Hustlers, following its global premiere at the Toronto International Film Festival over the weekend, will be available for general public enjoyment starting this Friday. As is well-documented by now, Cardi B is among those who have been assembled for Lorene Scafaria's New York magazine article-inspired dramedy alongside stars Constance Wu, Jennifer Lopez, Julia Stiles, and Keke Palmer. And given Cardi's proven versatility across television and a run of bar-raising music videos, it's no surprise that she's getting some specific shout-outs for her performance among the current batch of Hustlers reviews.
All told, it sounds like many early viewers of the STXfilms-distributed film (which also boasts appearances from Lizzo and Usher) wanted more screentime from Cardi, who plays a stripper by the name of Diamond. Her character—and this is not a spoiler—is seen assisting in the training of Wu's protagonist Dorothy (a.k.a. Destiny), the leader of the eventual operation that unfolds among fellow dancers Ramona (Lopez), Mercedes (Palmer), and Annabelle (Lili Reinhart).
USA Today's Brian Truitt praised the entire supporting cast of the "empowering extravaganza" of a film, noting that each made "the most of their time." A scene in which Cardi's character gives Wu's character a lap dance tutorial is regarded as a highpoint in the movie by The Guardian's Benjamin Lee.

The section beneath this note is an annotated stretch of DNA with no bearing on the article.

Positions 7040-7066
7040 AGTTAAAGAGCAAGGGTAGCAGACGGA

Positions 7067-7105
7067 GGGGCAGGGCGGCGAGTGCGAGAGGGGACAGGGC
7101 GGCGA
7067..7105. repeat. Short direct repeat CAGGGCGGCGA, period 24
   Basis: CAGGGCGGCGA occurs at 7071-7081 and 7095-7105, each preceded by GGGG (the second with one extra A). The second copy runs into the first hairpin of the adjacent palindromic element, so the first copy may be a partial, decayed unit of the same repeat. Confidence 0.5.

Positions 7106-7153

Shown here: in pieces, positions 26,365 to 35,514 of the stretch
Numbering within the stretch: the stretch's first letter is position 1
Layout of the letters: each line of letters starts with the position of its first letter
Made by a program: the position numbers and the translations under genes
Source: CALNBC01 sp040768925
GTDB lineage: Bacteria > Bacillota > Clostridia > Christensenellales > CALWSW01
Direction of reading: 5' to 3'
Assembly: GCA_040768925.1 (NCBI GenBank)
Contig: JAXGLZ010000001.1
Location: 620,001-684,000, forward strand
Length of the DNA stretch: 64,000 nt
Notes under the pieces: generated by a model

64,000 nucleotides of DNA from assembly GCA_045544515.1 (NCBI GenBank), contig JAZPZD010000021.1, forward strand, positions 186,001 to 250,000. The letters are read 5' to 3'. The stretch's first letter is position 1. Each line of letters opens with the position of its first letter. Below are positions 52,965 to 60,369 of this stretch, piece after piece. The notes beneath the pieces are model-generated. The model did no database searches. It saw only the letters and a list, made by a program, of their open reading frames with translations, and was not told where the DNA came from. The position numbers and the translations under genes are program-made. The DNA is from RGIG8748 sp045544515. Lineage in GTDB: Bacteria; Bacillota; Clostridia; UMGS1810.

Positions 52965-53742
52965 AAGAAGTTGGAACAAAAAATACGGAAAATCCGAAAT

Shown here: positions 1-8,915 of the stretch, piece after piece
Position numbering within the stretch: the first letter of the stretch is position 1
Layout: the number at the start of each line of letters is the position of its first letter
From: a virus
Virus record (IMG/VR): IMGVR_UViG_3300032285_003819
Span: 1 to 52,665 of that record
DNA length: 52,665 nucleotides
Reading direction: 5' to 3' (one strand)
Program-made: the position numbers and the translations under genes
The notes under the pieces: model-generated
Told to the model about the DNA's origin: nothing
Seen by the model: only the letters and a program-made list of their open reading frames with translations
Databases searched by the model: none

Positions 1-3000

"When the women are having fun, so are we, and for the most part, there's plenty of it to be had," Lee writes in his review, which—like Truitt's and the majority of reviews filed thus far—is quite positive.
Other reviews, including this 7/10 one from Slash Film's Hoai-Tran Bui, also suggest a need for more Bardi screentime due to the fact that she and other extended cast members are "apparently only there to lend their star power and never show up again."
Speaking with a bit more specificity on the strength of these characters, The Hollywood Reporter's Beandrea July pointed out the arguably meta vibes of Cardi's character (as well as Lizzo's), stating it was "a delight" to see them embodying cinematic variations of their public and artistic personas.
Even more telling, in a New York Post review that's not as kind to the overall film as other reviews, writer Sara Stewart suggested that what she pinpointed as the film's dropoff point coincides with the last moment we see Cardi's character onscreen.
Simply put, it sounds like more than a few pre–wide release viewers
perhaps definitely wanted more of Cardi's character in the final Hustlers cut. Still, the movie is faring well in the review averages department, not to mention Cardi's performance (in what marks her feature-length motion picture debut) is bagging high marks from a variety of critics and surely bodes well for the future of her filmography. Sounds like Lorene Scafaria's two-year chase to secure Cardi's involvement with the project is going to pay off.
Hustlers, written and directed by Scafaria, opens nationwide this Friday.